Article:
DeBerry's place, advertised as the "largest private collection of relics and artifacts on display from Shiloh," is filled with curiosities: fired Yankee and Rebel bullets that fused together after crashing into each other; muskets pulled from the near the Tennessee River; dozens of Union and Confederate belt plates; artillery shells and fragments; and thousands of fired and dropped bullets. Nearly every relic in the shop, which he has operated since 2012, is from Shiloh.

And, of course, DeBerry offers for purchase the usual battlefield knick-nacks: T-shirts, hats, flags, books and the like. If you want to own a Donald Trump coffee mug, you may purchase one here, too. (Wary of developing a sudden desire to swear on Twitter, I pass.) The longtime student of Shiloh battlefield also gives tours of the field.

But most of all, DeBerry offers stories, in rapid-fire doses, for free.

"Have you heard the story of the mystery woman of Shiloh?" he asks. Then he has son print out of copy of her tale.

In a rush to visit Civil War history-rich Corinth, Miss., 18 miles south, I leave after 20 minutes or so. But on the return trip, another stop is required to listen to more from the master storyteller of Shiloh.

Among Larry DeBerry's vast collection are these fired bullets that fused together after 
crashing into each other.
Civil War muskets found near the Tennessee River at Shiloh.
A tag states a musket was found "115 years after it had been dropped" at Shiloh.
Twenty-six of DeBerry's ancestors ("more than anyone") are buried in the small cemetery near the site of the war-time Shiloh church. Most of them lived on or near the battlefield. One of them, DeBerry's great-great-grandfather George Washington Sowell, helped build the small, log structure that was used as a military headquarters and hospital during and after the Battle of Shiloh. It was destroyed in the battle's aftermath.

DeBerry has lived in this rural area of southwestern Tennessee all his life. His family has deep ties to the country's military history: Five of his great-great grandfathers served during the Civil War for the Confederacy, another ancestor fought in the Revolutionary War, and five brothers served during World War II.

On the reverse of this breast plate, Union soldier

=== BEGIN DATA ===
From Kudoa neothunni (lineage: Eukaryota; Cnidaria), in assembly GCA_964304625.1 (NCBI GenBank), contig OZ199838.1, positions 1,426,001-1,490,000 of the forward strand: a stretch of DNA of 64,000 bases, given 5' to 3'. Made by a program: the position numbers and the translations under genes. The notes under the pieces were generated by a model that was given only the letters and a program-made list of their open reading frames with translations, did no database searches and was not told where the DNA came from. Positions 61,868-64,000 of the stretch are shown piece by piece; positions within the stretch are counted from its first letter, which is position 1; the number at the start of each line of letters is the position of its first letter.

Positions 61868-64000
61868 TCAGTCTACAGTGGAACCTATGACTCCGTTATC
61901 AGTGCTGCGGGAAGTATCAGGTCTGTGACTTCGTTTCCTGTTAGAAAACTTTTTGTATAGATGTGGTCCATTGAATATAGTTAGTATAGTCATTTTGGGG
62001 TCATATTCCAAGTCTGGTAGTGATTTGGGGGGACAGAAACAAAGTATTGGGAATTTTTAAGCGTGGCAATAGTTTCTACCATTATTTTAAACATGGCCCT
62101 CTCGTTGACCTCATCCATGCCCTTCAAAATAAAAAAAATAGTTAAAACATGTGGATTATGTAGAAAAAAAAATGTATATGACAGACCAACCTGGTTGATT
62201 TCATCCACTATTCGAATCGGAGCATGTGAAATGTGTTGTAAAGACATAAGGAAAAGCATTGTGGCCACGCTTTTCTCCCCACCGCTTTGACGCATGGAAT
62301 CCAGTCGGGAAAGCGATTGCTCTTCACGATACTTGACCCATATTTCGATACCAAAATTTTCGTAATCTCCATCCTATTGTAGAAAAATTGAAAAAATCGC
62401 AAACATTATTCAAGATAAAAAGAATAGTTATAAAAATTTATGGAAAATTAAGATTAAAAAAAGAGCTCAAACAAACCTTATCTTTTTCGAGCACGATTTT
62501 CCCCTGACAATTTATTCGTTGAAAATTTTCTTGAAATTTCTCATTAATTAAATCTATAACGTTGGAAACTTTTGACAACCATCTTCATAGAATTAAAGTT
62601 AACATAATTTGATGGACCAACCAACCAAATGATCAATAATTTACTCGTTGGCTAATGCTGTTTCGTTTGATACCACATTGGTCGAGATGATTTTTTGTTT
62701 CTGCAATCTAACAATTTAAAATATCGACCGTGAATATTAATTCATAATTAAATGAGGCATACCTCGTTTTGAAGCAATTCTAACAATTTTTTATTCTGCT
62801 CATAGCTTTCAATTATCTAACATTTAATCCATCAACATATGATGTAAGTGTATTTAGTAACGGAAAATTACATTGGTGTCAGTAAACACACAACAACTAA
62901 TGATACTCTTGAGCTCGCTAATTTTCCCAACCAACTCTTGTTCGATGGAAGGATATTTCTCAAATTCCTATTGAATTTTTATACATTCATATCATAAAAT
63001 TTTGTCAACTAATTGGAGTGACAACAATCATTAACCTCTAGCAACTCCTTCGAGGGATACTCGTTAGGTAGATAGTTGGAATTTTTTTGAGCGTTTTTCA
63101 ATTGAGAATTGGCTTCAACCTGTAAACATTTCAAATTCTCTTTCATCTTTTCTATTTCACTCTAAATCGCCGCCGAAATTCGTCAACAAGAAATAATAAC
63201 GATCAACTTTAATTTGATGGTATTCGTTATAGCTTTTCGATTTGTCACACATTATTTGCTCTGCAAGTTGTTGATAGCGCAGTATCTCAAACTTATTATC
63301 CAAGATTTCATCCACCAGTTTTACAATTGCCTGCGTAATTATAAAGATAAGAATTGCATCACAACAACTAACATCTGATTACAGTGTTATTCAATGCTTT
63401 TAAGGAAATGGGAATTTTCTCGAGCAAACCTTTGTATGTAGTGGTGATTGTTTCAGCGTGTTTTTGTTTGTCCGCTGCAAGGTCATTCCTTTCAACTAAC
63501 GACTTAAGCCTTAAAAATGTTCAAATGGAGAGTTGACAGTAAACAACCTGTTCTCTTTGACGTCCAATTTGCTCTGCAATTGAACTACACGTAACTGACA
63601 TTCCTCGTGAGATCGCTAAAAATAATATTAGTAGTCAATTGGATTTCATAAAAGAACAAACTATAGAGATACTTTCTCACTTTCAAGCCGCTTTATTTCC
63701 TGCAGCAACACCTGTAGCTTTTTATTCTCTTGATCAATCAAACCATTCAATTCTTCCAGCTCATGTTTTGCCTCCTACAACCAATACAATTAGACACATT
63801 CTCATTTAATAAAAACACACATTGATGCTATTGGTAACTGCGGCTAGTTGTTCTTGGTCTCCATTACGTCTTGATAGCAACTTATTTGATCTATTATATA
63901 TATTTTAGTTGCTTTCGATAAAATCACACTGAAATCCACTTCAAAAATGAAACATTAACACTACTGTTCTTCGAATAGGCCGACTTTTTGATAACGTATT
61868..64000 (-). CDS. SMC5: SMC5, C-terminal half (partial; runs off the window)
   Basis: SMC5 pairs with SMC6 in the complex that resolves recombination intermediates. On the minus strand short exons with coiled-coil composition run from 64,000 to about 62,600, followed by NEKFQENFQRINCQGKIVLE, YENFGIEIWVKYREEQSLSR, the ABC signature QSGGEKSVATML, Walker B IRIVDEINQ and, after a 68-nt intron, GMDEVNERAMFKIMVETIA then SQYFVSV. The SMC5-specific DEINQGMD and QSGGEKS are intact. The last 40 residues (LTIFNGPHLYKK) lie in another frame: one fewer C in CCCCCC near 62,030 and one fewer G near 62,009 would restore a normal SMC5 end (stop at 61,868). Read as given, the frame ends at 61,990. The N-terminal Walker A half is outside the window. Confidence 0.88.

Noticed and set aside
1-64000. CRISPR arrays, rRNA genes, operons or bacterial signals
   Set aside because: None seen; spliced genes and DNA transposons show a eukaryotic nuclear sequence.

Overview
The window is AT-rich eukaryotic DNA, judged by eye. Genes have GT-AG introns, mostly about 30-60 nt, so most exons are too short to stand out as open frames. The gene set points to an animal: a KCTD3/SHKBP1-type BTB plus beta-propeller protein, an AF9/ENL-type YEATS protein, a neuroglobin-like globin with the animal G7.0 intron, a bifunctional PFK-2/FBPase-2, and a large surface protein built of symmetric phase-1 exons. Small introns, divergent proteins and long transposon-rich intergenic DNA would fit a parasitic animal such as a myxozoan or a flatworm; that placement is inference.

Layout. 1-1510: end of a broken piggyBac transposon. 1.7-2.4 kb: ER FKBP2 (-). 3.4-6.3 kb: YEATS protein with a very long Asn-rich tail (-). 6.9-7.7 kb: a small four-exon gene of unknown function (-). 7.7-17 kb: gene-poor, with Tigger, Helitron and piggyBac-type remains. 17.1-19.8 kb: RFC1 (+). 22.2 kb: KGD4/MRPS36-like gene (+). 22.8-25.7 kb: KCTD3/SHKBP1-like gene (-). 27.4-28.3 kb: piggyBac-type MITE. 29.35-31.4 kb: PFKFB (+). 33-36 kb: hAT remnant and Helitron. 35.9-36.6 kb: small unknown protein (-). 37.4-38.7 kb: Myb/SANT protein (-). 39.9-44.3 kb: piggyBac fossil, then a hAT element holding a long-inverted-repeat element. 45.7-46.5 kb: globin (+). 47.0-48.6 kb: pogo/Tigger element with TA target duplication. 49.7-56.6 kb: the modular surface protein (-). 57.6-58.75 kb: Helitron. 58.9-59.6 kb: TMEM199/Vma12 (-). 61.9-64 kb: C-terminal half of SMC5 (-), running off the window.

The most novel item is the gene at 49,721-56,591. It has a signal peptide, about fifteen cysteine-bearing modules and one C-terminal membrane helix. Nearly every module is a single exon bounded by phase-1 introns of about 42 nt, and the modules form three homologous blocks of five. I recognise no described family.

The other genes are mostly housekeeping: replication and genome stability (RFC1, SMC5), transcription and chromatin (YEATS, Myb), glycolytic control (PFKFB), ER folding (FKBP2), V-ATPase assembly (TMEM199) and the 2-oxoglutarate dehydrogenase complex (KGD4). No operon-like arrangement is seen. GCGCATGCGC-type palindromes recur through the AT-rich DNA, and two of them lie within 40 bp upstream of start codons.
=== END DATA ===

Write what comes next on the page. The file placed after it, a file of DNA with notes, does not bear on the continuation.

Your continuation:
Dewitt C. Hunt etched his name.
Each time I aim to depart for the 2 1/2-hour drive back to Nashville, DeBerry lures me back with another fabulous story, much like a master angler would reel in a large-mouthed bass.

He points out four muskets found near the Tennessee River decades ago. Then he pulls from a file cabinet a fascinating artifact, found by a relic hunter near his house by Shiloh National Military Park. On the reverse of the Union breast plate, now coated with a beautiful chocolate patina, the soldier etched his name -- DeWitt C. Hunt -- company and regiment. A 39-year-old corporal in the 11th Illinois Cavalry, the married father of three children died of typhoid fever in mid-October 1862 in a  hospital in Jackson, Miss.

Before I grudgingly walk out the door, DeBerry presents me with several gifts: two Shiloh bullets, each with a fine patina, and a book about the battle. When I eye two circa-1920s and 1930s Shiloh postcards in a small box, he tells me to take a couple. I hand him a book of my own, perhaps cementing a bond.

Then DeBerry tells me one, final story: His beloved wife Glenda died in 2012. She was a smoker, Larry says. Cancer killed her. He reaches back into the file cabinet, pulls out two xeroxed pages, folds them in half and hands them to me. It's a note his wife wrote a month or two before she died to their daughter. I thank him and promise I'll read it upon my return home. As I read Glenda's words Sunday morning, I knew the note -- posted below with DeBerry's permission -- is the best gift of all:
To my Beautiful Little Girl. I love every inch of you, from your head to your toes. 
When you were a baby, in the morning when you woke up, you would be smiling. That was what I looked forward to every morning and when you got older, I wanted to shake you, but I never stopped loving you. I'm very proud of you if you are reading this after I'm gone, but I hope not forgotten. 
Not any of these words I am saying are what I want to say and feel, but just know in your heart how much I love you. Take care of the Babies and Daddy & Robert for me. I love you all so much and may we be together some day. Just look up and you will see me looking down on you. Stay in Church and teach them girls about God. I hope you can read this. 
Love, Mom.
Life.

Enjoy the journey.

Always.